Moral precept is principal

Nobody should die, or even get hurt, while in police custody.

Nobody should die, or even get hurt, while in police custody.

This is one of the uncomfortable truths about policing.

In our South Africa, the job can also be a dangerous and thankless one, and every good man or woman in blue deserves our gratitude.

Not so long ago we screamed blue murder when apartheid killers told us someone had died in custody when he:

l Slipped on a bar of soap;

l Hanged himself with a belt; or

l Jumped from the fourth floor of a police building.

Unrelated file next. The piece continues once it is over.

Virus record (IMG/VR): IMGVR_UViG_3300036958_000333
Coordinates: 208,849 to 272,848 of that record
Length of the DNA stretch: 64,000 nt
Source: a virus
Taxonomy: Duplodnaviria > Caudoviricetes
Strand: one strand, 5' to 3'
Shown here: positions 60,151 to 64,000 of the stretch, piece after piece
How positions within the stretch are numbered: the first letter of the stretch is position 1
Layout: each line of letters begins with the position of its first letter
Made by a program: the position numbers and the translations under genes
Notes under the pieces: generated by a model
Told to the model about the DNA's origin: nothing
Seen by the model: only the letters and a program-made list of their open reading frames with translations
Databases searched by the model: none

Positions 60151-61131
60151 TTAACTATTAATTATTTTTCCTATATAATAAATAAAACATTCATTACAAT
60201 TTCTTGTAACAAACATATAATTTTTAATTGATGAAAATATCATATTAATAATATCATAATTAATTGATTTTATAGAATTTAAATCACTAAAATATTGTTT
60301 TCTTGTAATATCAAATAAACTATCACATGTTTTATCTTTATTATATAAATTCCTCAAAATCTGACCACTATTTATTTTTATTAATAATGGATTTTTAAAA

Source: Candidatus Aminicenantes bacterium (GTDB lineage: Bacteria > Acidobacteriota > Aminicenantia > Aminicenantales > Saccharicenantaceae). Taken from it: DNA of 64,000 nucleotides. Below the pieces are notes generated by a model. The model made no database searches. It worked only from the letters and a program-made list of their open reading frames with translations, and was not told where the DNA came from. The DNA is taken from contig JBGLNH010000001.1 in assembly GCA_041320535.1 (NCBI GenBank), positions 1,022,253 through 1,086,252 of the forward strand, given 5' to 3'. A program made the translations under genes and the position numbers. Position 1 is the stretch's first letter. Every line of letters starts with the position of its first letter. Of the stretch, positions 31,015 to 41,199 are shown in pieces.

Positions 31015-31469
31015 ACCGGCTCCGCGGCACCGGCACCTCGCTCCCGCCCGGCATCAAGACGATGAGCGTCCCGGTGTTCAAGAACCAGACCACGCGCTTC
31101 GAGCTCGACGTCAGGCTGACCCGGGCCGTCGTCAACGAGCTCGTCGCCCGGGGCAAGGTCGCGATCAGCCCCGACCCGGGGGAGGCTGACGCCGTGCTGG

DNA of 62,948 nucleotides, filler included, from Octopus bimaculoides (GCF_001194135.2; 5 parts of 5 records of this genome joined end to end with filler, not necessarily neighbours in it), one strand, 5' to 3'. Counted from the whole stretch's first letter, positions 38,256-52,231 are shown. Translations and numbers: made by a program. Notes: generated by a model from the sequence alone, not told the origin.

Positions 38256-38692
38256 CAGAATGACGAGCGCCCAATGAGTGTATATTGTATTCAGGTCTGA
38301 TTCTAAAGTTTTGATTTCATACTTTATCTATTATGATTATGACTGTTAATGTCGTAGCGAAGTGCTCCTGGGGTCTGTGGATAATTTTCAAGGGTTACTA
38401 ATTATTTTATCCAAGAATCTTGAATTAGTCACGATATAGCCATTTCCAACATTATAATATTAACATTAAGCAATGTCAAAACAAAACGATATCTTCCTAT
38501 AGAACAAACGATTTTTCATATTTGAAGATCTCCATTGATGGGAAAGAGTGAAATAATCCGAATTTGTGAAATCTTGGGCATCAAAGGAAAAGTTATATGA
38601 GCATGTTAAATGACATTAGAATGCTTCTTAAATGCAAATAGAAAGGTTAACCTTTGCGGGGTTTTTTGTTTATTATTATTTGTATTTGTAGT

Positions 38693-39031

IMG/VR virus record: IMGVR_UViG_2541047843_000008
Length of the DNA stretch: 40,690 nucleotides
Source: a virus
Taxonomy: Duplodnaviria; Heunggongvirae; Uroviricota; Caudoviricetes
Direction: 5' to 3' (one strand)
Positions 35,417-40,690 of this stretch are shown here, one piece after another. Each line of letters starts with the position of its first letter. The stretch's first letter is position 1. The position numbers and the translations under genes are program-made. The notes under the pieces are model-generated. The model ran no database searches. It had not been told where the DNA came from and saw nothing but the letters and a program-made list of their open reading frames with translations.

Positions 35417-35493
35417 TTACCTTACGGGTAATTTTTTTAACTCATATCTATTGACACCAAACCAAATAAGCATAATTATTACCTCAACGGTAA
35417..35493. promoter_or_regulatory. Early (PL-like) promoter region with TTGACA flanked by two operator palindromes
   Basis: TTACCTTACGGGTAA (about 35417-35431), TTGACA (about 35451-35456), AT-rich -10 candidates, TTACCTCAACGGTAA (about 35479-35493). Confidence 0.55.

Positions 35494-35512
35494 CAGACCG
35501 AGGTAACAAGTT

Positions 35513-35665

As much as the stories were unlikely, the lies were sickening. That is how some of our greatest freedom fighters such as Mapetla Mohapi, Ahmed Timol and others died.

The stench of those deaths still churns the stomach.

We are reminded of these unfortunate events by the alleged suicide of child rapist Paul Mofokeng at the Johannesburg prison on Wednesday.

An incorrigible, this lout was found with an unlicensed firearm while on the run after confessing to raping a six-year-old in Soweto.

Police say he killed himself after he appeared in court. He can never be spoken of in the same light as our struggle icons killed under apartheid.

Just as our constitution is firm on the right to life, we do not expect a single death in custody.

Prison authorities must provide a full account and assure South Africa that nobody in detention is at risk.